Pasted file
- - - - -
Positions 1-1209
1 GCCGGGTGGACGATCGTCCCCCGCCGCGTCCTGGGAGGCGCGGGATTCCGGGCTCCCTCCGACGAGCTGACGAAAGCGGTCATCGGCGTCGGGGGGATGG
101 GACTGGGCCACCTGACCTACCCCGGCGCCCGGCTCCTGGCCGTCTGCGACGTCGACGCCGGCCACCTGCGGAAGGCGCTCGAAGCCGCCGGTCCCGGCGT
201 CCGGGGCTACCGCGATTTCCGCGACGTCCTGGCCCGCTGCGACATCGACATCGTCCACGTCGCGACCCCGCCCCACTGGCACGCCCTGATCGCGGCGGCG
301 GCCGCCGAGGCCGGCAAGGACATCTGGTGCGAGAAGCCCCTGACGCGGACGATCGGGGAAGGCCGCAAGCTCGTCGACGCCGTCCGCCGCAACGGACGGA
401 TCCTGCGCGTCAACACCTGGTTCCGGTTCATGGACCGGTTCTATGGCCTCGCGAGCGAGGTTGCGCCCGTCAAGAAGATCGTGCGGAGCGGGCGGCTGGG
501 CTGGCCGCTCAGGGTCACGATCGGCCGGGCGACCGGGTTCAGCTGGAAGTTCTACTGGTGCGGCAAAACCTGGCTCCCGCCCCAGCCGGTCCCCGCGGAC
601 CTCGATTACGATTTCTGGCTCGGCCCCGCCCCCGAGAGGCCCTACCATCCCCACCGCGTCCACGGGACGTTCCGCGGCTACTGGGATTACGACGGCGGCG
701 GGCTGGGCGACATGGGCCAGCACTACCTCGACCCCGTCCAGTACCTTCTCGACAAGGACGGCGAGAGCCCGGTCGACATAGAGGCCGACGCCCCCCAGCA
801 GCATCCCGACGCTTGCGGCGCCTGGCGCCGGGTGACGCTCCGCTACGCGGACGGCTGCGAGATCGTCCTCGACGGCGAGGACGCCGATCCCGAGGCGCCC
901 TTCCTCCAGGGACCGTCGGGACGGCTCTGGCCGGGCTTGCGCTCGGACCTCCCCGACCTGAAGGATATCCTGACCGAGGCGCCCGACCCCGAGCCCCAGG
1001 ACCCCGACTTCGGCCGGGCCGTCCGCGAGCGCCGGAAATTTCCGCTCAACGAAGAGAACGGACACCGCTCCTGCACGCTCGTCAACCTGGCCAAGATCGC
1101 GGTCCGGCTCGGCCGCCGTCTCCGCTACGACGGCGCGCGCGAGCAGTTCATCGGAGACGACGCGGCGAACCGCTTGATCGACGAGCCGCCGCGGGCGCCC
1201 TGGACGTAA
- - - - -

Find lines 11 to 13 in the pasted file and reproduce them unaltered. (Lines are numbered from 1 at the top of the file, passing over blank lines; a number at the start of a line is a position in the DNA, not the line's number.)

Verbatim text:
901 TTCCTCCAGGGACCGTCGGGACGGCTCTGGCCGGGCTTGCGCTCGGACCTCCCCGACCTGAAGGATATCCTGACCGAGGCGCCCGACCCCGAGCCCCAGG
1001 ACCCCGACTTCGGCCGGGCCGTCCGCGAGCGCCGGAAATTTCCGCTCAACGAAGAGAACGGACACCGCTCCTGCACGCTCGTCAACCTGGCCAAGATCGC
1101 GGTCCGGCTCGGCCGCCGTCTCCGCTACGACGGCGCGCGCGAGCAGTTCATCGGAGACGACGCGGCGAACCGCTTGATCGACGAGCCGCCGCGGGCGCCC